After first extending employee family health insurance coverage to same-sex couples, the Collegedale Commission Tuesday night extended the benefits to unmarried couples.
The revision was recommended by city attorney Sam Elliott. The resolution that was adopted Aug. 15 extended family health insurance eligibility to family members of same sex couples that have been legally married under the laws of another state, even though the marriage is not recognized by the state of Tennessee.
The revised law will now give those same benefits to opposite sex couples that are unmarried but in a committed family relationship. This move prevents the city from granting same sex couples more benefits than opposite sex couples, attorney Elliott said.
To qualify, documentation must be provided to the city manager and the human resources manager to determine if the criteria have been met. The couple making an application for coverage must show proof of a continuous committed relationship for not less than six months. It can be evidenced by a deed reflecting jointly owned property, utility bills or other documents. They must be jointly responsible for each other’s welfare and financial obligations, cannot be related by blood and must reside in the same household.
Updates were discussed about building a sidewalk to connect the Wellesley subdivision to the city’s existing greenway along Ooltewah-Ringgold Road. Since the last commission meeting, an application has been made for use of the right-of-way on TDOT property. Bill Reed Road, the connector path into the neighborhood, is city owned so it is already OK to be used. Once approval has been given by TDOT, the next hurdle is financing the project.
The entire greenway in Collegedale has been paid for with money from “alternative transportation grants.” City Manager Ted Rogers said that grants usually work in two-year cycles, and, depending on where in that cycle the city now is, will determine when a new application can be made for building this sidewalk.
The development community has found many flaws in Collegedale’s official landscape ordinance and brought forth many items they consider contradictory, said Strategic Planner Kelly Martin. He said there were too many changes that needed to be made to do them individually, so the entire ordinance has been amended.
The modification “cleans up” the ordinance and makes it more user friendly and less confusing, Mr. Martin told the commissioners, but it is substantially unchanged. The vote was unanimous to approve the revisions.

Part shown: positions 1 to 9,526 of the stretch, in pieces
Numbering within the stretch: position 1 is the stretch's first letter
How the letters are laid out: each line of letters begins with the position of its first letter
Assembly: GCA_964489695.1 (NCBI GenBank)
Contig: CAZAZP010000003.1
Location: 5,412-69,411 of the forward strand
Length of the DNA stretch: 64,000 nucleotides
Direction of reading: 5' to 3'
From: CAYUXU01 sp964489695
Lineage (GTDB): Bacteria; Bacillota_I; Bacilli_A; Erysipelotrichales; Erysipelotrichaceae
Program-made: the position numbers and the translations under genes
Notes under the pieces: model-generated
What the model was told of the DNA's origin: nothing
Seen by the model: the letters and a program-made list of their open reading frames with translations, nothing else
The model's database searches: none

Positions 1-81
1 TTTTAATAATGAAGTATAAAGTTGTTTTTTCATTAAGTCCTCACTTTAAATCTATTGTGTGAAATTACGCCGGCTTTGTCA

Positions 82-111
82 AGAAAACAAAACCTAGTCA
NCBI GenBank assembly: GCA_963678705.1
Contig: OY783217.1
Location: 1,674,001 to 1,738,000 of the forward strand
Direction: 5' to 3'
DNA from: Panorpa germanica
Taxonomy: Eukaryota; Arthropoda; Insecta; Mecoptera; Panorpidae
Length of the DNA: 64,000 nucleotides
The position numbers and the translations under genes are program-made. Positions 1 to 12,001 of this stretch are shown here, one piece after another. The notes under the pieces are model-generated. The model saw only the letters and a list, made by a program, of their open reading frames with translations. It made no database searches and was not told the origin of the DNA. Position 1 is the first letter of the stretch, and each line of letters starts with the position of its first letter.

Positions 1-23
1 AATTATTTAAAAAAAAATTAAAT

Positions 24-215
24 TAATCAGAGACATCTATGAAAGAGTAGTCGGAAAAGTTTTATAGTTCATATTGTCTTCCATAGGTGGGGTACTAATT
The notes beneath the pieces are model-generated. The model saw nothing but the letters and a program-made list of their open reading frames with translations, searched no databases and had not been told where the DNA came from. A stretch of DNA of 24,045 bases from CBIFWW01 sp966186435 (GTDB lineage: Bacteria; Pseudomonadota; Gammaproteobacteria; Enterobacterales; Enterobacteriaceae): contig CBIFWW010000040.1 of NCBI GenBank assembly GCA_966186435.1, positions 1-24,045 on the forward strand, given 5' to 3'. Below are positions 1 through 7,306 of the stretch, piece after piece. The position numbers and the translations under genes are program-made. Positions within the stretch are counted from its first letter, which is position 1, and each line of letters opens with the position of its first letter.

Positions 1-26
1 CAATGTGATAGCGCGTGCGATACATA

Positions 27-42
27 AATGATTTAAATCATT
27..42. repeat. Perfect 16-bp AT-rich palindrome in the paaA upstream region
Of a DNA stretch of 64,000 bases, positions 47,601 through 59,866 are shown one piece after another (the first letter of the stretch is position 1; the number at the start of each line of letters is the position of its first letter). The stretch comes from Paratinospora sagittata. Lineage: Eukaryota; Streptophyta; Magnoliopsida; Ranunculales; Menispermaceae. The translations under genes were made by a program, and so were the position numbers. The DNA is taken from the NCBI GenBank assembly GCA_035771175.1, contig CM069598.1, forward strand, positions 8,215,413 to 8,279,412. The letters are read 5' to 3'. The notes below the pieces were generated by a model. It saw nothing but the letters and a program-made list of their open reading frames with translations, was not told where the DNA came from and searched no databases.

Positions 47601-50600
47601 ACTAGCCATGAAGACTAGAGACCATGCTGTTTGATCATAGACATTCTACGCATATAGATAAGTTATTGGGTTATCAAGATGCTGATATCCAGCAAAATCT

The commission also voted to accept the lowest bid that met specifications for a heavy-duty trash/brush loader. The new equipment will be purchased for $119,983, which is less than the $130,000 that was budgeted for it. Director of Public Works Rodney Keeton told the board that the new truck requires only one man to operate it. Once the new truck has been received, for efficiency there will be two trucks in operation at the same time on collection days.
Commissioners also voted to approve Barn Owl Street as the proper spelling of the public, open city street in Collegedale.
In recognition of appreciation for the volunteers that run the city’s recycling center, Commissioner Larry Hanson requested that some small gifts be given to those 16 people. The person currently in charge of the operation wishes to resign, and a replacement will need to be found. The hours of operation are now 1-4 p.m. on Sunday and from 4-6 p.m. on Wednesday. Commissioner Hanson suggested making Sunday hours the same as Wednesdays, which may make it easier to recruit people to volunteer.
Commissioner Hanson also made a proposal to give a plaque and resolution of appreciation to Richard Hickam for the recognition that he has brought to Collegedale by the formation of the East Tennessee Symphony Orchestra. The commissioners all agreed and voted to present the awards to Mr. Hickam the next visit he makes to Collegedale.
Functioning as the beer board, a unanimous vote of the commissioners approved giving a beer license to the steak and sushi restaurant NOBU. A new license was required because the existing business had a change of ownership.